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Music Hall of Williamsburg
Thursday, June 18
For some, this Phoenix show is probably over before it even really starts, as the five guys in the band emerge from the Music Hall of Williamsburg’s blue-lit backstage shortly after midnight and launch right into “Lisztomania,” their loose-limbed monster summer jam turned YouTubed token of Williamsburg self-regard. It’s clean and soaring and a bit businesslike, really, and now the song’s ended already, and we’re relieved of our own personal fear that some pack of kids were going to clear space in the middle of the floor and start doing coordinated Brat Pack dances. Not so — although a pleasant-seeming girl will later twice gain the stage to dance sensibly in front of first the drummer and then Thomas Mars, the front man, before being dragged off by an increasingly exasperated bouncer. But she seemed sweet, basically.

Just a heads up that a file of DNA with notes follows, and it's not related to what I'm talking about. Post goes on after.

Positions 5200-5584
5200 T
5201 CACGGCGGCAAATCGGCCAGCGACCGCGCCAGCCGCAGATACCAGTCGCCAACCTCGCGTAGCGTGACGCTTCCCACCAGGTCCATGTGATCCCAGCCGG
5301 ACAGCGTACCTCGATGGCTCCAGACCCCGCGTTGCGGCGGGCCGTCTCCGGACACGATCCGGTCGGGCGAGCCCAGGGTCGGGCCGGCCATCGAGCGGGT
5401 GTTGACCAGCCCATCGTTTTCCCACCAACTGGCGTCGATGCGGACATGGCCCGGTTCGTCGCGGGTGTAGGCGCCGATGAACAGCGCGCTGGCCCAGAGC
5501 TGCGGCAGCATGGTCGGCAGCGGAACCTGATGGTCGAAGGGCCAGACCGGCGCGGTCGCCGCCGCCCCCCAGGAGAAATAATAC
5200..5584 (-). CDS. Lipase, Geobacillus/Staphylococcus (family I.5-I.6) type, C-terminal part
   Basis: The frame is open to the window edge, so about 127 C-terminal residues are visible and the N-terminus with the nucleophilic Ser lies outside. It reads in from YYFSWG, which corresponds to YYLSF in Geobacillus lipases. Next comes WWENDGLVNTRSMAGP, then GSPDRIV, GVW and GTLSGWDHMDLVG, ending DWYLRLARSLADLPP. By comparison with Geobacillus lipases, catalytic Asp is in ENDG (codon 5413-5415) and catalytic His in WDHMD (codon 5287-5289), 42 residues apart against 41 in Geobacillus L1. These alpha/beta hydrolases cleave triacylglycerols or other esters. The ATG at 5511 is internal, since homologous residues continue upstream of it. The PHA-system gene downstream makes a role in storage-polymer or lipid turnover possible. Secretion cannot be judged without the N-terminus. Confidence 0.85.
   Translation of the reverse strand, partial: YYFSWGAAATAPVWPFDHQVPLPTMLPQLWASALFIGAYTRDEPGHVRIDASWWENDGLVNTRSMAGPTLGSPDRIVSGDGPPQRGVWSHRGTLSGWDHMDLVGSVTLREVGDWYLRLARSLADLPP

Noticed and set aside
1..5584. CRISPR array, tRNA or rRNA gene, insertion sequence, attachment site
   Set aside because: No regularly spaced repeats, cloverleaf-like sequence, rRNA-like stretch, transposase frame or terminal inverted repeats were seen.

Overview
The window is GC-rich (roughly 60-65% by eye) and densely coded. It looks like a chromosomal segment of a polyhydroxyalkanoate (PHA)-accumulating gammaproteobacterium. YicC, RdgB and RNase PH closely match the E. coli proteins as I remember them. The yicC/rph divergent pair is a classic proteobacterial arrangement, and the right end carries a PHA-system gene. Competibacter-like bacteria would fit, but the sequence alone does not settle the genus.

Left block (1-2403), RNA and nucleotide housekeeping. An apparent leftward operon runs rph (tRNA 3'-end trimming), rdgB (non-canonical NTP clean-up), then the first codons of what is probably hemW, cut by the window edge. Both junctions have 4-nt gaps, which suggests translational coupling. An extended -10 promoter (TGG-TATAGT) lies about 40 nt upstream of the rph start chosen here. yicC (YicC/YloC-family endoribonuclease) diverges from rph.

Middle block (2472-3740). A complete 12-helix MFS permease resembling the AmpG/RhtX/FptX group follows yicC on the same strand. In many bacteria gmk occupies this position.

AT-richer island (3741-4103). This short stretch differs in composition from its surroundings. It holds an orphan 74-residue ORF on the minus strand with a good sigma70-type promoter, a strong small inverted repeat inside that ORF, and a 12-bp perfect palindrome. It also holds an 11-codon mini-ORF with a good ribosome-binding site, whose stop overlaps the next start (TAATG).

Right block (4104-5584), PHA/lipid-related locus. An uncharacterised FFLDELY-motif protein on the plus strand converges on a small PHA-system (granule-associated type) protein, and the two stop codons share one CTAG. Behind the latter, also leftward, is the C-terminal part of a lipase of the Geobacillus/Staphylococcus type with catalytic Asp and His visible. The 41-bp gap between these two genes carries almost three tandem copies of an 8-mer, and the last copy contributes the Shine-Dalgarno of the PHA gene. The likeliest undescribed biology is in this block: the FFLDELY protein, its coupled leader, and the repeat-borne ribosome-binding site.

People clearly really want to be part of the Phoenix experience. They are that band that, even in New York, get showered in cheers between songs, and are otherwise extended a kind of rapt, full-on attention that excludes the usual cellphone checking/mass flirting/heavy drinking crowd behavior that is the hallmark of your average show at the MHOW. There’s a bubble of exhilarating calm coming off the stage as Phoenix run through a bunch of back catalogue, Mars bellowing nonsense bon mots like “Right hand in a trench coat!” with the utmost sincerity, the crowd buying every nonlinear word of it.
And though there is the inevitable triumphant “1901” encore, which finishes with Mars somewhere deep in the crowd, ringed by kids and cameras, the band dragging out that last “Falling, falling, falling, falling” bit for a good five minutes, it’s an earlier moment that sticks with you. As on Phoenix’s sparkling new record, Wolfgang Amadeus Phoenix, “Love Like a Sunset” comes right in the middle of the set, breaking up a cavalcade of streamlined pop with what starts as a kind of noodling thicket of random noise — noise that gradually takes form without much of the delicacy it has on the record, but with a new, substantial physical force. There is, eventually, a growing, chirping crescendo, the band picking up speed and volume and ultimately diving headlong into an enormous bass rumble, and then silence, and then the song’s second half, which is slightly vocoded and doubled and massive and really just fucking wonderful, sweet and loud and epic all at the same time. Even Mars looks a little bit stunned when they finish it.